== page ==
Write some scripts on a card and have them in your pocket in case you forget what to say:

    "Stephanie, I saw you throw the pencil across the room. You are off task and disturbing others, I need you to get back on task. Thank you for listening."

    Go away and let her think about it and make a choice.

    If Stephanie continues to break the rules, say: "Stephanie, this is a written warning. You have chosen to continue to be oft task. You now have the opportunity to make an intelligent choice."

    Give another minute or two for take up time.

    If after the second warning, if she continue to be off task, have her removed or follow whatever the schools' sanctions are.

    You probably know this already, but also teach them some routines; one would be to enter the room, take their seats and remain silent until you have taken the register. If you can have something up on the board as a task to complete while you are doing the register that would be helpful. Not always possible if you are moving around rooms.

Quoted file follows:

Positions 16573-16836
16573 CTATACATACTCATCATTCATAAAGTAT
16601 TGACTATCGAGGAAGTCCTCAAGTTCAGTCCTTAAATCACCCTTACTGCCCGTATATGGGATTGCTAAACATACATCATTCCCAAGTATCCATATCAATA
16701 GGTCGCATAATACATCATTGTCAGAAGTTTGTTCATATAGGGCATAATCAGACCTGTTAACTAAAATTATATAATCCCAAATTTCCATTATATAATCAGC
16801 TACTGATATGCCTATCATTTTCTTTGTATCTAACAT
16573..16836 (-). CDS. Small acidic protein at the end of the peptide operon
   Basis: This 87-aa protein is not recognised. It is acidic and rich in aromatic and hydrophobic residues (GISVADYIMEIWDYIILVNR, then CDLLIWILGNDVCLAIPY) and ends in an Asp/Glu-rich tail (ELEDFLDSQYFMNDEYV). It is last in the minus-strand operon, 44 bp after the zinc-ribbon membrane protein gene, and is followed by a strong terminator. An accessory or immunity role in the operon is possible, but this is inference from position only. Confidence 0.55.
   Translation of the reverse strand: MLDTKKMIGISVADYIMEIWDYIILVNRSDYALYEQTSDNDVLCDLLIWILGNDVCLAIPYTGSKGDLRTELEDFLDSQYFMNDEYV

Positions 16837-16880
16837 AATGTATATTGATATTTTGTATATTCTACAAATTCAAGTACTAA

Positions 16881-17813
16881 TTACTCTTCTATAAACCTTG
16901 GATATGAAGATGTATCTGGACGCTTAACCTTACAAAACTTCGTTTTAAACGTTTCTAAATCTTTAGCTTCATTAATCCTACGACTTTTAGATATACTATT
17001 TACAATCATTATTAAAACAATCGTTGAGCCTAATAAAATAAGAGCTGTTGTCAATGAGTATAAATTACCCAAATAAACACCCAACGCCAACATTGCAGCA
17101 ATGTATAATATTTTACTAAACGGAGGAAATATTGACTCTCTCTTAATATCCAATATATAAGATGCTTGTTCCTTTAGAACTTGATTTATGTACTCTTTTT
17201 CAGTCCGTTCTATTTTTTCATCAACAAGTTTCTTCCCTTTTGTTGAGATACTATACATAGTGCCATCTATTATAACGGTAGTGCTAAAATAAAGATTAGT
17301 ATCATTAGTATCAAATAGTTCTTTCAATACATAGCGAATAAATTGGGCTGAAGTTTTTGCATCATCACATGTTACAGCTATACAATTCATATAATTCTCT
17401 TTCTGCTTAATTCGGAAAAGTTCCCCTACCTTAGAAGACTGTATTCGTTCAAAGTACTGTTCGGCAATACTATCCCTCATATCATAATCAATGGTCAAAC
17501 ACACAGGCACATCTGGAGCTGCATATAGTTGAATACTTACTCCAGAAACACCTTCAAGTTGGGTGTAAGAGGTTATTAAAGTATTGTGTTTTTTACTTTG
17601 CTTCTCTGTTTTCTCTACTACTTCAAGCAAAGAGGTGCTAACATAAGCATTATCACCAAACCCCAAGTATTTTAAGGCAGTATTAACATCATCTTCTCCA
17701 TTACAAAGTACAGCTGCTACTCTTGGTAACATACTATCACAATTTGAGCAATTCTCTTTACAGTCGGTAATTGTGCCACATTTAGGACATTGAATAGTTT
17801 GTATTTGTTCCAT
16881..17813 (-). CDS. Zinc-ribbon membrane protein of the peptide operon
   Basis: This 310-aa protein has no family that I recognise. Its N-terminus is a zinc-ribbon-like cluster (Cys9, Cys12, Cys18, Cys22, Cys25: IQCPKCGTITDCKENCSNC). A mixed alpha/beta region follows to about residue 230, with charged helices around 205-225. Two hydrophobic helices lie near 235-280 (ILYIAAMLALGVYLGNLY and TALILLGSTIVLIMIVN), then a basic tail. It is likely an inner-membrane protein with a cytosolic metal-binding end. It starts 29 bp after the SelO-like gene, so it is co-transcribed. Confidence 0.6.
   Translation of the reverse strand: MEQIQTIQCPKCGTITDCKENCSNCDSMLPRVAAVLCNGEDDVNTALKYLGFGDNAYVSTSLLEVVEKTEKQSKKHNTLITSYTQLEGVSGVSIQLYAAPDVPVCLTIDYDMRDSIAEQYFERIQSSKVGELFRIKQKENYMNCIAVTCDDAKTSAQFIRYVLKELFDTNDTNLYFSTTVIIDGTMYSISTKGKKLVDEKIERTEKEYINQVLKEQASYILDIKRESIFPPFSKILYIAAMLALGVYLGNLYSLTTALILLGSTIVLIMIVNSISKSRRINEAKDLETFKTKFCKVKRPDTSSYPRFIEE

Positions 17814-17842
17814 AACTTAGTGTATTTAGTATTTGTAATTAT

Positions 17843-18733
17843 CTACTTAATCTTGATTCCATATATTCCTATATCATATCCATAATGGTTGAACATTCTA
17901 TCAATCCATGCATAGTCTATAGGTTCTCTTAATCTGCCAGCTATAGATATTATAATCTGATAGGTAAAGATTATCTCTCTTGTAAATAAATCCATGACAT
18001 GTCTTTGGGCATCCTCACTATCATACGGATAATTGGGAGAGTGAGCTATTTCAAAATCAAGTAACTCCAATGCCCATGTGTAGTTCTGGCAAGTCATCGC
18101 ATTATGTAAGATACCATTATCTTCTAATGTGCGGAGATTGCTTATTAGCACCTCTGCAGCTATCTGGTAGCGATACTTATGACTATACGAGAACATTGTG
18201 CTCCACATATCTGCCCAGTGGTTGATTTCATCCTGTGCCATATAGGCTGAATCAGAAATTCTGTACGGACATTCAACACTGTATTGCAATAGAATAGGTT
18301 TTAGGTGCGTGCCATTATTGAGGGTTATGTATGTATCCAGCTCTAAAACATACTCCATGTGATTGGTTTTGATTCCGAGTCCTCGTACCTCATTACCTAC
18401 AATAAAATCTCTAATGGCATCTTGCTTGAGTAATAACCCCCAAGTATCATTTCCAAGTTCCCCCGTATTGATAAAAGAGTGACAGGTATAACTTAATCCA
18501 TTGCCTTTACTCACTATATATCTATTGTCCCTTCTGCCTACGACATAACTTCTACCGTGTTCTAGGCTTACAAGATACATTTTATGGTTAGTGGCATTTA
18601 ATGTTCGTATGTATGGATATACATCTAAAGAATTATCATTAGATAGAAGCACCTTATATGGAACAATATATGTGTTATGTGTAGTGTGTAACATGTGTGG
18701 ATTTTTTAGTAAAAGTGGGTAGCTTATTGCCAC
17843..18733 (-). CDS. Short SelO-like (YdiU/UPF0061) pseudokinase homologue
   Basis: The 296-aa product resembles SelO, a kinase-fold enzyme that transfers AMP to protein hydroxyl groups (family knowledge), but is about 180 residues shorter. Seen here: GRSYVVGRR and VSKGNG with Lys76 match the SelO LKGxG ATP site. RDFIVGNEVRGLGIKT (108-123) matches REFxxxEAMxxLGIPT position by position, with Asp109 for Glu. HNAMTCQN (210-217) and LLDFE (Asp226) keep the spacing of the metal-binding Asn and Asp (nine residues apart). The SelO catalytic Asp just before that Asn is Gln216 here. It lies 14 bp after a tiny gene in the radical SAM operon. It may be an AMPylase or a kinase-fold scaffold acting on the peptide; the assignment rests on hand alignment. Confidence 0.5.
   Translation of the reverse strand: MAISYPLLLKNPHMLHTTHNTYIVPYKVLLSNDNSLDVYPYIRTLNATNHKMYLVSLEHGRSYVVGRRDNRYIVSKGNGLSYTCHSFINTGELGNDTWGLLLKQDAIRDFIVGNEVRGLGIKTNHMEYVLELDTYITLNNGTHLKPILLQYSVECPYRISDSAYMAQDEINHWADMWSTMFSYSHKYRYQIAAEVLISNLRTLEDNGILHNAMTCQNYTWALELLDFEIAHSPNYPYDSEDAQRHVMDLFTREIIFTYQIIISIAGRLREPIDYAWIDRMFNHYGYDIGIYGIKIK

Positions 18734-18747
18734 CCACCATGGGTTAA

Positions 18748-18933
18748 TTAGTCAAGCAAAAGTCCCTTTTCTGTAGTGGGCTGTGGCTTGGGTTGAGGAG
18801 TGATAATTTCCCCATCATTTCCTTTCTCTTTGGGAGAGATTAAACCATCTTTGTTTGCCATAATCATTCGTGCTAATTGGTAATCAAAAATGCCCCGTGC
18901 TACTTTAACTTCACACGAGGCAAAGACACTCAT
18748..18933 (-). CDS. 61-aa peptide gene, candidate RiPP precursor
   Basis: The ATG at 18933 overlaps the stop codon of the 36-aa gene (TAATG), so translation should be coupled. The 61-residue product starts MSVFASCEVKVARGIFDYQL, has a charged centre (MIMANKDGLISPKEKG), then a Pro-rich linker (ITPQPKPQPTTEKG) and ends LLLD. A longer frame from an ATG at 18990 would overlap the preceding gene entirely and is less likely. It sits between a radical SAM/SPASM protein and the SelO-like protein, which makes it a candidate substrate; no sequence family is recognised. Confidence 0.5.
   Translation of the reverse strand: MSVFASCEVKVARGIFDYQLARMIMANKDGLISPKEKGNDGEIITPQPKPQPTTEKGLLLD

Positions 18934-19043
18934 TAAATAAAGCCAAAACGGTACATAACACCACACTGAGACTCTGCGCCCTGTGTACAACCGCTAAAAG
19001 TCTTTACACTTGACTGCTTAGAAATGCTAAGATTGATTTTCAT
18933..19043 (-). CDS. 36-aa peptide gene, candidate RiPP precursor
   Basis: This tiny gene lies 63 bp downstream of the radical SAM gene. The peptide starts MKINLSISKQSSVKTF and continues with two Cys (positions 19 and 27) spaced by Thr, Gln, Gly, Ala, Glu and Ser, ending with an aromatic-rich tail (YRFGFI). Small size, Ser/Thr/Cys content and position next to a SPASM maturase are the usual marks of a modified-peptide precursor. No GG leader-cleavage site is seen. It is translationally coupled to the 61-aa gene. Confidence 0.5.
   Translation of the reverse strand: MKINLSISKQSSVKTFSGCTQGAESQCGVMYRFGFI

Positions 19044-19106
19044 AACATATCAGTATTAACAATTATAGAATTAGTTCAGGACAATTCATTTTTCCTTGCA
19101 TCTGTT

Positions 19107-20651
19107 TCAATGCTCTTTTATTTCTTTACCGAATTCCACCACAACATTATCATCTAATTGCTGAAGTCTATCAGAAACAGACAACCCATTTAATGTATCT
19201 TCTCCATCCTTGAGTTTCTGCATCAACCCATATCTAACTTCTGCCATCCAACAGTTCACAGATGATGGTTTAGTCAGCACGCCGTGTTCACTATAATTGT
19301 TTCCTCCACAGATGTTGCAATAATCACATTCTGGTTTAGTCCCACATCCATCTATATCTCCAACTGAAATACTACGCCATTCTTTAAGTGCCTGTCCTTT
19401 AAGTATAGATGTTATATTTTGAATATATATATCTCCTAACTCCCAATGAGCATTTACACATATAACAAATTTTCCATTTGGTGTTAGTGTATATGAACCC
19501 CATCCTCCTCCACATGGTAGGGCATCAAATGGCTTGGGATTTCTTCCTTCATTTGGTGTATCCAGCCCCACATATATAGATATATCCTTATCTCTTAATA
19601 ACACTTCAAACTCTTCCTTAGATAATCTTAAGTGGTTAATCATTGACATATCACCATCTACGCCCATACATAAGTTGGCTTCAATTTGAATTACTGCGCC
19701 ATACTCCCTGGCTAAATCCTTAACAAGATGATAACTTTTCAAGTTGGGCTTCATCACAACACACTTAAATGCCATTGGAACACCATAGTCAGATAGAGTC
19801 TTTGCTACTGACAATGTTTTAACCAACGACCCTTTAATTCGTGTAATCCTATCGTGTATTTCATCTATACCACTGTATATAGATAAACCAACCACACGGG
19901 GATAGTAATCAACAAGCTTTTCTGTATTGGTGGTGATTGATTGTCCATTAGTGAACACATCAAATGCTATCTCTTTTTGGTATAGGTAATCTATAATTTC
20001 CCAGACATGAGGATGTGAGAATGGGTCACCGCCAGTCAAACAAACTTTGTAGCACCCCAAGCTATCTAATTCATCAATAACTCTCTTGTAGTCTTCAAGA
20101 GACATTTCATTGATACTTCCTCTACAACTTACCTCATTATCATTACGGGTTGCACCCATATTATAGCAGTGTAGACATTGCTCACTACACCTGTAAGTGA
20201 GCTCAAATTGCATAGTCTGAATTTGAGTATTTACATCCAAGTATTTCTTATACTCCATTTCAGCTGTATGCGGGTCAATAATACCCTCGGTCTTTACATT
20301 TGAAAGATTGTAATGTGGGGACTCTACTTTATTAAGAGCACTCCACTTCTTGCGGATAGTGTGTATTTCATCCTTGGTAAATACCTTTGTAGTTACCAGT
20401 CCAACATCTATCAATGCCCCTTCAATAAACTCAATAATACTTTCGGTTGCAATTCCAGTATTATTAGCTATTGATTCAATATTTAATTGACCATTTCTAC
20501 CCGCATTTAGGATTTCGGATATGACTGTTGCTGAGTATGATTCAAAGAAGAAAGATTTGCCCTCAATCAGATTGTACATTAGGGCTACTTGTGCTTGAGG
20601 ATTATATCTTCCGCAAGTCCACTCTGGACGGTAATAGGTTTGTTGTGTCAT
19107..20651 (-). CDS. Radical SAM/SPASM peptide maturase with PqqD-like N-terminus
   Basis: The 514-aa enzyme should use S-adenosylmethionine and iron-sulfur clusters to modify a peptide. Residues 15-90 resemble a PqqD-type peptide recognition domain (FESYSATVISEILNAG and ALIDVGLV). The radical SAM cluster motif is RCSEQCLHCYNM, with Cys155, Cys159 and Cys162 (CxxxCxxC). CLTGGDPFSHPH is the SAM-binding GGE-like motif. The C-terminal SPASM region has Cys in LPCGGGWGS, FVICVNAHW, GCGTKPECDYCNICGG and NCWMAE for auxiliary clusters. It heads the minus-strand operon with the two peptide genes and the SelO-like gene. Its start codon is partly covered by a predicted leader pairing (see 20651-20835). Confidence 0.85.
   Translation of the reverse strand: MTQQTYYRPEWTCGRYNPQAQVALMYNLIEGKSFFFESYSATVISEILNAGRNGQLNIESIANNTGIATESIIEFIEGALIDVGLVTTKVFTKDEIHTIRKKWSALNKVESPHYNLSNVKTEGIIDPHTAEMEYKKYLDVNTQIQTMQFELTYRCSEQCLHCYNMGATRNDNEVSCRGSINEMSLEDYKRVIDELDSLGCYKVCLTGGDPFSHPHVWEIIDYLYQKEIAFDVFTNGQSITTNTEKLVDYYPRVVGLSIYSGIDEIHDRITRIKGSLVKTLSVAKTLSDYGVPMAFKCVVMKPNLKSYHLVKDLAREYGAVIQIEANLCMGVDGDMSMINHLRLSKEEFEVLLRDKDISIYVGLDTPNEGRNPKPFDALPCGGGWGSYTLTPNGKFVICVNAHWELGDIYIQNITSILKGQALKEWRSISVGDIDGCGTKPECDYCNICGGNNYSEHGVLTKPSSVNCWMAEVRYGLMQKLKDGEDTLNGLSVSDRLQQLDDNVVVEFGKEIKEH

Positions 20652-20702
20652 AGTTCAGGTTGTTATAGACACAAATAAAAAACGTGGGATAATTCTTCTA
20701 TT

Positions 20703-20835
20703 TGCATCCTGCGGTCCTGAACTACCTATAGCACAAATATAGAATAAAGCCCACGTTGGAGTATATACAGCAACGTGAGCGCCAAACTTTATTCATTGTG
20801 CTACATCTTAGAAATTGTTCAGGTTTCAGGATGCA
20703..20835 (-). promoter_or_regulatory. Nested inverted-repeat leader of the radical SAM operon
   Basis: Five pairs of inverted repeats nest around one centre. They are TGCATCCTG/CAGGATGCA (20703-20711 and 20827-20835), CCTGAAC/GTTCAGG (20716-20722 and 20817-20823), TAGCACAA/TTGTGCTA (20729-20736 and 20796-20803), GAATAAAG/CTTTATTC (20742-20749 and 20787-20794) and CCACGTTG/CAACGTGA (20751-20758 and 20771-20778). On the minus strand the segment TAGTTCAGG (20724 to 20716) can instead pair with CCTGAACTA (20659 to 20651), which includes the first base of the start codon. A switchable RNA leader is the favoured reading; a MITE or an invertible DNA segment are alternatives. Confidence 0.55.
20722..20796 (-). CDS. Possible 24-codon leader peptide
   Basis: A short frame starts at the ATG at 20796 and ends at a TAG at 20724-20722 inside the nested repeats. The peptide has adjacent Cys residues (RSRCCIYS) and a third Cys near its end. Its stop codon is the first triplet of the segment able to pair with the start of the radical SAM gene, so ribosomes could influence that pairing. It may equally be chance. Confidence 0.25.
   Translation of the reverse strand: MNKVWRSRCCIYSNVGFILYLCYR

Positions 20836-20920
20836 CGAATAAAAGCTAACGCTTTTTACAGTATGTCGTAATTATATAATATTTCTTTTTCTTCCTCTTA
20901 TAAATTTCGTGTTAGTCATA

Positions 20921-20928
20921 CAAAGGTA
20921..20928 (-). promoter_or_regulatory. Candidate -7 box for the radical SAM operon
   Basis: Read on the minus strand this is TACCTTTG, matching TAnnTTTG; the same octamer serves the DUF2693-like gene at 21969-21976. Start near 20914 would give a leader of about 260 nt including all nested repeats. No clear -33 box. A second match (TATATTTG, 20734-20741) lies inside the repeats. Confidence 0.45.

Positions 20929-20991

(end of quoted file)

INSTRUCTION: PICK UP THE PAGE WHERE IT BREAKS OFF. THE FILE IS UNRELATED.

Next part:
Try not to give up with getting the classes to do as you ask, since it is good experience. Ensure you give praise to those who are doing as you ask, send post cards home, and give rewards to those who deserve them. Focus on the students who are working hard.

    Theo's advice about speaking to your mentor is spot on; they are there to help you and support you especially in a challenging school. Ask them for strategies to use in the classroom and books they recommend. There are books to help you with behaviour management. If you go over to the behaviour forum, there is a thread about books on behaviour management.